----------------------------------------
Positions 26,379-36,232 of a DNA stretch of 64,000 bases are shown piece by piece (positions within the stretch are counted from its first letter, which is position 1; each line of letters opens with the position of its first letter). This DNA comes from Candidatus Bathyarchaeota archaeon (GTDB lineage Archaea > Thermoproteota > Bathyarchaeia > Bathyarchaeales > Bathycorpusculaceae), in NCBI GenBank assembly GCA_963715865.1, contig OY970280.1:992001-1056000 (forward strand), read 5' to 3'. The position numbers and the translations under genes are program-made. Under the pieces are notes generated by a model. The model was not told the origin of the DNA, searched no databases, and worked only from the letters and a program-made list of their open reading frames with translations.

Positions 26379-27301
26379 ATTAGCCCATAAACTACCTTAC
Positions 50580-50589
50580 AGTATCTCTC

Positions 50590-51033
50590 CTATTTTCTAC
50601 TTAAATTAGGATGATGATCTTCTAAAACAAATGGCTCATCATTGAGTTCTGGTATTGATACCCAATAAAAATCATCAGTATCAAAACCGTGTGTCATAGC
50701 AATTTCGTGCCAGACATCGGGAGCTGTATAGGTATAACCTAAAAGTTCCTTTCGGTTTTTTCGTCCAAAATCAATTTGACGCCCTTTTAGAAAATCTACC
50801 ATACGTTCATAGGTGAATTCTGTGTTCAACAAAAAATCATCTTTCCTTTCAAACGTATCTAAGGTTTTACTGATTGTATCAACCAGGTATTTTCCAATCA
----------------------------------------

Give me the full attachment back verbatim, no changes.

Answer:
Positions 26,379-36,232 of a DNA stretch of 64,000 bases are shown piece by piece (positions within the stretch are counted from its first letter, which is position 1; each line of letters opens with the position of its first letter). This DNA comes from Candidatus Bathyarchaeota archaeon (GTDB lineage Archaea > Thermoproteota > Bathyarchaeia > Bathyarchaeales > Bathycorpusculaceae), in NCBI GenBank assembly GCA_963715865.1, contig OY970280.1:992001-1056000 (forward strand), read 5' to 3'. The position numbers and the translations under genes are program-made. Under the pieces are notes generated by a model. The model was not told the origin of the DNA, searched no databases, and worked only from the letters and a program-made list of their open reading frames with translations.

Positions 26379-27301
26379 ATTAGCCCATAAACTACCTTAC
Positions 50580-50589
50580 AGTATCTCTC

Positions 50590-51033
50590 CTATTTTCTAC
50601 TTAAATTAGGATGATGATCTTCTAAAACAAATGGCTCATCATTGAGTTCTGGTATTGATACCCAATAAAAATCATCAGTATCAAAACCGTGTGTCATAGC
50701 AATTTCGTGCCAGACATCGGGAGCTGTATAGGTATAACCTAAAAGTTCCTTTCGGTTTTTTCGTCCAAAATCAATTTGACGCCCTTTTAGAAAATCTACC
50801 ATACGTTCATAGGTGAATTCTGTGTTCAACAAAAAATCATCTTTCCTTTCAAACGTATCTAAGGTTTTACTGATTGTATCAACCAGGTATTTTCCAATCA